• The monarchist block: Saudi Arabia, Jordan, the Gulf Cooperation Council countries (excluding Qatar) and in the shadows Israel– they survived the recent wave of popular agitation in the Arab world, which instead took its toll on the “secular,” military regimes. But Saudi Arabia sees the MB as an existential threat and was infuriated by the Qatar-MB nexus. Nuclear Iran’s potential domination of the Gulf and the wider region is also an existential threat. Saudi support for and cultivation of allies in Syria, Lebanon, Bahrain, Yemen and elsewhere should be seen in this light.

  • So the Saudis are engaged in a political war on two fronts, with an acute awareness of the high stakes involved.

    The Iranians and their allies have a clear-eyed view of the obstacles to their ambitions, ..

    The Turks and the Muslim Brotherhood also well understand the nature of the power political game. Their current dismay reflects their recent setbacks in it.

    Well…it seems obvious that Commercial Defense Firm is a 21st century oxymoron

    20131109-163511.jpgBAE Shipbuilding Fiasco Has Lessons
    Source: defense-aerospace.com; published Nov. 7, 2013 By Giovanni de Briganti
    BAE TO SHUTTER LAST UK SHIPYARD
    A vastly different and nuanced take on the ‘closure’ from Sir Humphrey:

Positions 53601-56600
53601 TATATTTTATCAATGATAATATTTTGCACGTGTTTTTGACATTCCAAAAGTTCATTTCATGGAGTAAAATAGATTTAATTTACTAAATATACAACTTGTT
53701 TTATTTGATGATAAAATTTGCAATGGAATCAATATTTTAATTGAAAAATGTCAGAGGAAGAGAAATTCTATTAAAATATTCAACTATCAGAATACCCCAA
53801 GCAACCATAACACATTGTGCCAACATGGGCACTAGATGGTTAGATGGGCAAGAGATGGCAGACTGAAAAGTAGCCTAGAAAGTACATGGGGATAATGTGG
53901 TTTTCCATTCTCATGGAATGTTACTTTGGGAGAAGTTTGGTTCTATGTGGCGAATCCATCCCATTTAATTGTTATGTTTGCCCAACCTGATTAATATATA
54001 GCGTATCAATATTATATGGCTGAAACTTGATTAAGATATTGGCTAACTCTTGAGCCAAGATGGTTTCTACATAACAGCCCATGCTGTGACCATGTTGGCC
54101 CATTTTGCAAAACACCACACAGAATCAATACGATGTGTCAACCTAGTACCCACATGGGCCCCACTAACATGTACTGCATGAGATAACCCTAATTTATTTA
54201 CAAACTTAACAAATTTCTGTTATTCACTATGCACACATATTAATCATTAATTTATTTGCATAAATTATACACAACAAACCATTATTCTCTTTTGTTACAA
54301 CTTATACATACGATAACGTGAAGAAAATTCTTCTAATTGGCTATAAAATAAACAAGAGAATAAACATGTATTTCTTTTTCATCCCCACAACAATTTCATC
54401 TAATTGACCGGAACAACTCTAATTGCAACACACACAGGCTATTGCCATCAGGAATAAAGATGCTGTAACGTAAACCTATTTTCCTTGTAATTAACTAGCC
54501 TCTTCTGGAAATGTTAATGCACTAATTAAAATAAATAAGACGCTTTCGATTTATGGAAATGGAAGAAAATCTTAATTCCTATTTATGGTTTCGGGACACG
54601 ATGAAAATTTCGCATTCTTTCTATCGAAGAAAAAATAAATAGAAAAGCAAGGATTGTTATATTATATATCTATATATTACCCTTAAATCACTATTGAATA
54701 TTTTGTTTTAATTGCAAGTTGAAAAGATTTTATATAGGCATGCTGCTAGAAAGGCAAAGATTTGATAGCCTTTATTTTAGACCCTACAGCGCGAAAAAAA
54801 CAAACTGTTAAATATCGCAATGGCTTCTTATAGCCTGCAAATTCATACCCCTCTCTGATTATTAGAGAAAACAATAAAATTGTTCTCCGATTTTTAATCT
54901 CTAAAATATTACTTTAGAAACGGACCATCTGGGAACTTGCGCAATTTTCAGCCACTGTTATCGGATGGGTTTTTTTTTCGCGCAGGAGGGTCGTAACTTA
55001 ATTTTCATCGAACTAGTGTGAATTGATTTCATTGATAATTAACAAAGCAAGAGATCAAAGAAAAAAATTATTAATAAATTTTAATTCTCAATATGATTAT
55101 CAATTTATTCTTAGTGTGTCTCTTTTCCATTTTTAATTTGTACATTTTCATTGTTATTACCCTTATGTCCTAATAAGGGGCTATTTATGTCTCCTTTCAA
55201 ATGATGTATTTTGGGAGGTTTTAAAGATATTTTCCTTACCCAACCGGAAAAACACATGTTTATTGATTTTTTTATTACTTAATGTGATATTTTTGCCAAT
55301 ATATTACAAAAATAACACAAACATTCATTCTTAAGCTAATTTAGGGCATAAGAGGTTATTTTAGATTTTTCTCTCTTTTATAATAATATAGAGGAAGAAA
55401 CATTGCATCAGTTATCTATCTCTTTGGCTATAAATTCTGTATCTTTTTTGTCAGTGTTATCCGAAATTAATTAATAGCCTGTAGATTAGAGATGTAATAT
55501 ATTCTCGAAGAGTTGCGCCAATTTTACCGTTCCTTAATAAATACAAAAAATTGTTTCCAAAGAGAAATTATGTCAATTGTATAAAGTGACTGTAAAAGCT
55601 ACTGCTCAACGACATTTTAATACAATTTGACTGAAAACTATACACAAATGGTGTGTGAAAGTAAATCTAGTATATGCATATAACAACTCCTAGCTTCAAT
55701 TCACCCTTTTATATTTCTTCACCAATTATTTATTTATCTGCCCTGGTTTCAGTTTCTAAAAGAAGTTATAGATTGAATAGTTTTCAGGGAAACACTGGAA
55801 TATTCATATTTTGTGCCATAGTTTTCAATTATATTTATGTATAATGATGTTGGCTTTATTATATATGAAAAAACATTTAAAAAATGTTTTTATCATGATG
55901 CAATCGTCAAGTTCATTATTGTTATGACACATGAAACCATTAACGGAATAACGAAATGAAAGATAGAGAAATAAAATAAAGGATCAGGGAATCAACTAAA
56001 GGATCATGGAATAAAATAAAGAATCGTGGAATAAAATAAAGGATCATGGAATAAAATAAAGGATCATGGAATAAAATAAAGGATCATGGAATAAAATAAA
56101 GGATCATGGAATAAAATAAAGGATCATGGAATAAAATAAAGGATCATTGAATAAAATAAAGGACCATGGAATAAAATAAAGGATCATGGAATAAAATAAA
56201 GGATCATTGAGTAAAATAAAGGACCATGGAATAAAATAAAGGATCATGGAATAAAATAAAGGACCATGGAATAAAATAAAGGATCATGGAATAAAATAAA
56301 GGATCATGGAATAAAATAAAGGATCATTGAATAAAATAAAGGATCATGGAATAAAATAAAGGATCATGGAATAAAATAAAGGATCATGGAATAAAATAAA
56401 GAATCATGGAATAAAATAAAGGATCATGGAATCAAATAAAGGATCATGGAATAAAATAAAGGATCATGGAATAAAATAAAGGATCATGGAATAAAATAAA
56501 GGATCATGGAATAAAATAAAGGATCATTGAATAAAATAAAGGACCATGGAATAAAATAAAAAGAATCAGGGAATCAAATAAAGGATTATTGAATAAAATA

The death of UK shipbuilding has been greatly over exaggerated
    The news in the UK is dominated today by the announcements of mass redundancies in the BAE shipbuilding business, with almost 2000 jobs being lost at three sites in Portsmouth and Scotland. The news is very sad, particularly for those families involved, but offset slightly by the news of a planned order of three new OPVs for the Royal Navy, ostensibly to replace the current River class vessels. The news has been seen as highly damaging to the UK shipbuilding industry, and resulted in headlines claiming the end of 500 years shipbuilding as we know it in Portsmouth (in fact utter nonsense as Portsmouth has gone many decades without building warships other than HMS CLYDE – it had only recently regained construction of blocks for the Type 45 project) and leading to unpleasant suggestions about it being a sop to the Scots ahead of the referendum.

    20131109-164907.jpg20131109-164917.jpg

    Charlie Martin @ PJMEDIA Obamacare vs Arithmatic

    Mr. Martin lays out ‘my’ plan for health car, he got it probably long before I did, you should too. This should be the Republican, Tea Party, soft libertarian ‘answer’ to Health Care. @ http://pjmedia.com/blog/obamacare-vs-arithmetic/

    In there is Gammon’s Law:

    From Milton Friedman: Some years ago, I came across a study by Max Gammon, a British physician who also researches medical care, comparing input and output in the British socialized hospital system. He took the number of employees as his measure of input and the number of hospital beds as his measure of output. He found that input had increased sharply, while output had actually fallen.
    He was led to enunciate what he called “the theory of bureaucratic displacement.” In his words, in “a bureaucratic system . . . increase in expenditure will be matched by fall in production. . . . Such systems will act rather like `black holes,’ in the economic universe, simultaneously sucking in resources, and shrinking in terms of `emitted production.'”

    Friedman referenced health care in general but it applies to the square with Obamacare…